An impressive upgrade mentioned during last night’s Xbox One reveal concerned the Kinect sensor. If you buy an Xbox One you are going to get one of these motion controllers by default and it will be used extensively for controlling your Xbox One, your media consumption and of course, games. Wired tech magazine got an exclusive first-look and first-hand experience using a new Kinect with help from Microsoft’s Scott Evans, the Group Project Manager on R&D New User Interface. Also, in another video, Wired got a great behind-the scenes look at the prototypes and designs which show the evolution of the Xbox One and peripherals design.
Kinect first look
As mentioned above, Microsoft’s Scott Evans aided Wired in showing off the new Kinect capabilities. The new Kinect is now “high definition”, for instance the buttons of the user are visible on the 3D definition map. The sensor can also accurately see the user’s shape and position using IR light, if visible light is not available. Skeletal tracking is now also “high definition” with more joints and more accurate detection of movements including your hand joint movements and rotation.
The sensor could also detect where your muscles were being used and forces were being exerted. For instance the force of a punch toward the screen seemed to be measured by the system. Your heart rate is estimated by colour fluctuations in your skin. Additionally the sensor also attempts to judge your current mood... The video ended by showing that all this works for multiple users; up to six people at once.
Xbox One, Kinect and controller design evolution
Again here is a Wired exclusive video. This one went behind the scenes looking at the Xbox One, the Kinect and new controller design evolution, from prototypes to final products. This may be interesting to many readers as already it seems like the look of the new Xbox One has polarised opinions between; ‘Great, it will fit in with my other under-TV black boxes’ and ‘That’s a really ugly box’.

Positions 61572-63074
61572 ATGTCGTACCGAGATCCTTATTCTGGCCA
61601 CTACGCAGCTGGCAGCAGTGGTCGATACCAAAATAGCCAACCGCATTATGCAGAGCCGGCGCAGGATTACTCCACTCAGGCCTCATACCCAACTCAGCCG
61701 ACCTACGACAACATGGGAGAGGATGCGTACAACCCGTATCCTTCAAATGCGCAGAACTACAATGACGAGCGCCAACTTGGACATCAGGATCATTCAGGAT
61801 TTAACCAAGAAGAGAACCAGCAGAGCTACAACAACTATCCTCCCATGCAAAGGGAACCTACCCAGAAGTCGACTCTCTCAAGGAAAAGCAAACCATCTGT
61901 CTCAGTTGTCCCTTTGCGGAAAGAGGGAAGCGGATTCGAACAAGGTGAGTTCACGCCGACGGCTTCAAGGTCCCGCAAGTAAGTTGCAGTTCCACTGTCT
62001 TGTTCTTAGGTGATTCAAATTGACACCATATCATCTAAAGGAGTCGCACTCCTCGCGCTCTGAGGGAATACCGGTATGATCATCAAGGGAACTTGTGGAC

Wired talked to Microsoft Senior Industrial Designer Scott Dallmeyer who began the video by saying that having a “very different” look was Microsoft’s intention for this console from the beginning. All the parts of the Xbox One you will get in your console package were designed using a “cohesive design language” so they all look good together and part of the same family. Also Microsoft “wanted this to really fit in with the things that are already in your living room”. The new design is “very quiet, very confident but still very capable”.
Looking at the controller Dallmeyer said “getting rid of the battery pack was a huge deal”, making the controller better for different sized and shaped hands. Microsoft designers produced “a couple of hundred” versions of the controller and around half as many of the Kinect sensor designs during the process. We are told that rapid testing, development and prototyping was facilitated by the use of an in-house 3D printer.